Practice makes perfect: how the Deaf memorize Scripture

Practice makes perfect: how the Deaf memorize Scripture

Deaf school children Kenya DOOR international
Deaf school children in Kenya.
(Photo courtesy Anna Martin)

Though a worthwhile endeavor, Scripture memorization isn’t always easy. The Internet is full of tips and techniques, designed to engrave God’s Word in your memory. Then, there are the “nutritional supplements” peddled by salesmen near and far that promise to “significantly enhance your ability to store and recollect information.”

Deaf students at a school in coastal Kenya take a much simpler approach.

“We watch and practice the stories with our teacher,” they told DOOR’s translation team.

“Practice” is a Deaf person’s way to process and internalize information received through story. During a recent visit, DOOR translators gave kids a chance to practice one of the new Bible stories that had been translated into Kenyan Sign Language

First, after a brief introduction, one of DOOR’s translators stepped forward to sign the story.

“The kids were keen and attentive. Everything was still apart from their eyes.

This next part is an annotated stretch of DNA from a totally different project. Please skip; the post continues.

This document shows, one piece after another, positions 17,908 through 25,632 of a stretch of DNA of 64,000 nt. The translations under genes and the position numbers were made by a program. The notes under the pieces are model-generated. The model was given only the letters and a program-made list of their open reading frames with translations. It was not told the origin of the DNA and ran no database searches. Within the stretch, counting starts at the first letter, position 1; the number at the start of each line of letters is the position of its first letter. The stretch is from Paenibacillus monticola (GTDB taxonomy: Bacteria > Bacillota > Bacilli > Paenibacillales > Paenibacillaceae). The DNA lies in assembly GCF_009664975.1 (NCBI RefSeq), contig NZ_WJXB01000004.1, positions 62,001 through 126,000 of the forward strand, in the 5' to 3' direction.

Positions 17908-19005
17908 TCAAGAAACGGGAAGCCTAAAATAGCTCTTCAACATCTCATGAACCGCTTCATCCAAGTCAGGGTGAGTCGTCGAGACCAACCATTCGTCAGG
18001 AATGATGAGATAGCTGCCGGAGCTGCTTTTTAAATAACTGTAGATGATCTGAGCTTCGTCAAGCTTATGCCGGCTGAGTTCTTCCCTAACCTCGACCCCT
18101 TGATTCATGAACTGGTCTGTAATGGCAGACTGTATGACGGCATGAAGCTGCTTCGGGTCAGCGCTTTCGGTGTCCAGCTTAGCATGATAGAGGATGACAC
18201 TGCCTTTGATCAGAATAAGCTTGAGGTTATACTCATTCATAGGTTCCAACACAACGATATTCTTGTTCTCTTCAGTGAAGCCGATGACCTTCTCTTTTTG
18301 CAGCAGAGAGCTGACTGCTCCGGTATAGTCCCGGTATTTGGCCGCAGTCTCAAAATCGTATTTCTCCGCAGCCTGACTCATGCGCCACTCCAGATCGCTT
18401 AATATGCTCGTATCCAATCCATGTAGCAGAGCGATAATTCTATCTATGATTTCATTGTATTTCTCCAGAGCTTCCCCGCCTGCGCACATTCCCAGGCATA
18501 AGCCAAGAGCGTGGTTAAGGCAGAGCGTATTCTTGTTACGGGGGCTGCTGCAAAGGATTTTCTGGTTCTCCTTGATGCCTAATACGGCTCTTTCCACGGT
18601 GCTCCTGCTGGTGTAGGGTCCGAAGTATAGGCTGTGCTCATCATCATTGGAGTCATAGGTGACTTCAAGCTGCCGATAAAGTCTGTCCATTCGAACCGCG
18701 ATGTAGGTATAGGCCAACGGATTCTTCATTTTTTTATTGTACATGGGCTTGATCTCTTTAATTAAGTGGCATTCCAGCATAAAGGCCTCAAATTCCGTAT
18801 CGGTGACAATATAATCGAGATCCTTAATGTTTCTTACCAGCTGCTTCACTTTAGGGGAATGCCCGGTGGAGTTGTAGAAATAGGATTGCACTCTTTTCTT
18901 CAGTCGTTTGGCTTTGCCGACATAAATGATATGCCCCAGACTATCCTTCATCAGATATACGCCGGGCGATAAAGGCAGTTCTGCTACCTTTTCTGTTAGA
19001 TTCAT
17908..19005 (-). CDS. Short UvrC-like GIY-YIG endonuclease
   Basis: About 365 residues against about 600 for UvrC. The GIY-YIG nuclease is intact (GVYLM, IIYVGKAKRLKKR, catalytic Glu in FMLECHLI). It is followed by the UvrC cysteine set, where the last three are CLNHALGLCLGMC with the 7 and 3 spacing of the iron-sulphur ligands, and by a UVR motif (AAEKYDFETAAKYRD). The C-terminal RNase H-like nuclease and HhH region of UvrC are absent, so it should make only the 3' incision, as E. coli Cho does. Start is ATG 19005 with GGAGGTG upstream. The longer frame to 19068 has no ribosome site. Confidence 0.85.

“One could clearly tell they were following along and were excited,” shares DOOR Africa’s Office Manager, Bonnie Ndungu.

Afterward, the leader of DOOR’s team stepped forward and asked the students if they understood the story. “Yes” signs flew up eagerly as the children responded.

“Now who can come forward and sign the same story?” the leader asked.

how deaf children learn2One child after another came forward to sign the story. Students missed a verse here or there, but not the gist of the story. The plot of the story, though short, was never lost. Then came another learning technique commonly used by the Deaf: dramatization.

DOOR’s team leader randomly began called pupils to the stage. “You,” he said, pointing to one of the Deaf boys, “will act as Jesus. And, you will be the people in the multitude,” the leader said as he pointed at a small group of students.

“The kids played their roles so well,” recalls Ndungu. “It was as fascinating as it was intriguing. Of course, there were rough edges in the acting, but it was so good, considering the students had been picked randomly.”

Ndungu wasn’t the only one impressed. Several DOOR translators from other countries, who happened to be traveling with the DOOR Africa team on this trip, said, “I have never seen kids talk about Jesus like this. In my country, we are not taught about Jesus. Kids don’t know Jesus.”

What Bible story was used to capture the attention and intrigue so many students? “Jesus heals a Deaf man.”

With your support, DOOR’s translation teams can bring God’s Word to more students like these through Chronological Bible Translation (CBT). Learn about CBT here.

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